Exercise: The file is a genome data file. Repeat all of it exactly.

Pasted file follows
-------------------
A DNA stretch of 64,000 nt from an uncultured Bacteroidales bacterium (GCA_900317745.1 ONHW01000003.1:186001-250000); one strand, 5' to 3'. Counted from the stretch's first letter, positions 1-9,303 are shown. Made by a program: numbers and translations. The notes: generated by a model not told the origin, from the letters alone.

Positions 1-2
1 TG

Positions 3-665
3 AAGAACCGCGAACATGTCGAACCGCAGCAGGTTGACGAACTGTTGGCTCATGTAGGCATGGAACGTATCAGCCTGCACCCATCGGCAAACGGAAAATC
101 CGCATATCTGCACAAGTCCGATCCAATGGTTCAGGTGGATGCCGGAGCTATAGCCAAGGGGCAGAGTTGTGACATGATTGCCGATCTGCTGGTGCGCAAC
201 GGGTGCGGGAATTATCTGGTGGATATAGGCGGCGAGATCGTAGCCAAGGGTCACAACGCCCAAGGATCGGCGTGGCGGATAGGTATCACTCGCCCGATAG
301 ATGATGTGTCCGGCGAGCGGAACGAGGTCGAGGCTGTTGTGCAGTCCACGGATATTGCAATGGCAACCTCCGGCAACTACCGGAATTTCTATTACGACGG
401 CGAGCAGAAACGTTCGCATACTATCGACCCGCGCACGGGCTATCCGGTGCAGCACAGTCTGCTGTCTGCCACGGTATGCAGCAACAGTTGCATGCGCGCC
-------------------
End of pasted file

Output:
A DNA stretch of 64,000 nt from an uncultured Bacteroidales bacterium (GCA_900317745.1 ONHW01000003.1:186001-250000); one strand, 5' to 3'. Counted from the stretch's first letter, positions 1-9,303 are shown. Made by a program: numbers and translations. The notes: generated by a model not told the origin, from the letters alone.

Positions 1-2
1 TG

Positions 3-665
3 AAGAACCGCGAACATGTCGAACCGCAGCAGGTTGACGAACTGTTGGCTCATGTAGGCATGGAACGTATCAGCCTGCACCCATCGGCAAACGGAAAATC
101 CGCATATCTGCACAAGTCCGATCCAATGGTTCAGGTGGATGCCGGAGCTATAGCCAAGGGGCAGAGTTGTGACATGATTGCCGATCTGCTGGTGCGCAAC
201 GGGTGCGGGAATTATCTGGTGGATATAGGCGGCGAGATCGTAGCCAAGGGTCACAACGCCCAAGGATCGGCGTGGCGGATAGGTATCACTCGCCCGATAG
301 ATGATGTGTCCGGCGAGCGGAACGAGGTCGAGGCTGTTGTGCAGTCCACGGATATTGCAATGGCAACCTCCGGCAACTACCGGAATTTCTATTACGACGG
401 CGAGCAGAAACGTTCGCATACTATCGACCCGCGCACGGGCTATCCGGTGCAGCACAGTCTGCTGTCTGCCACGGTATGCAGCAACAGTTGCATGCGCGCC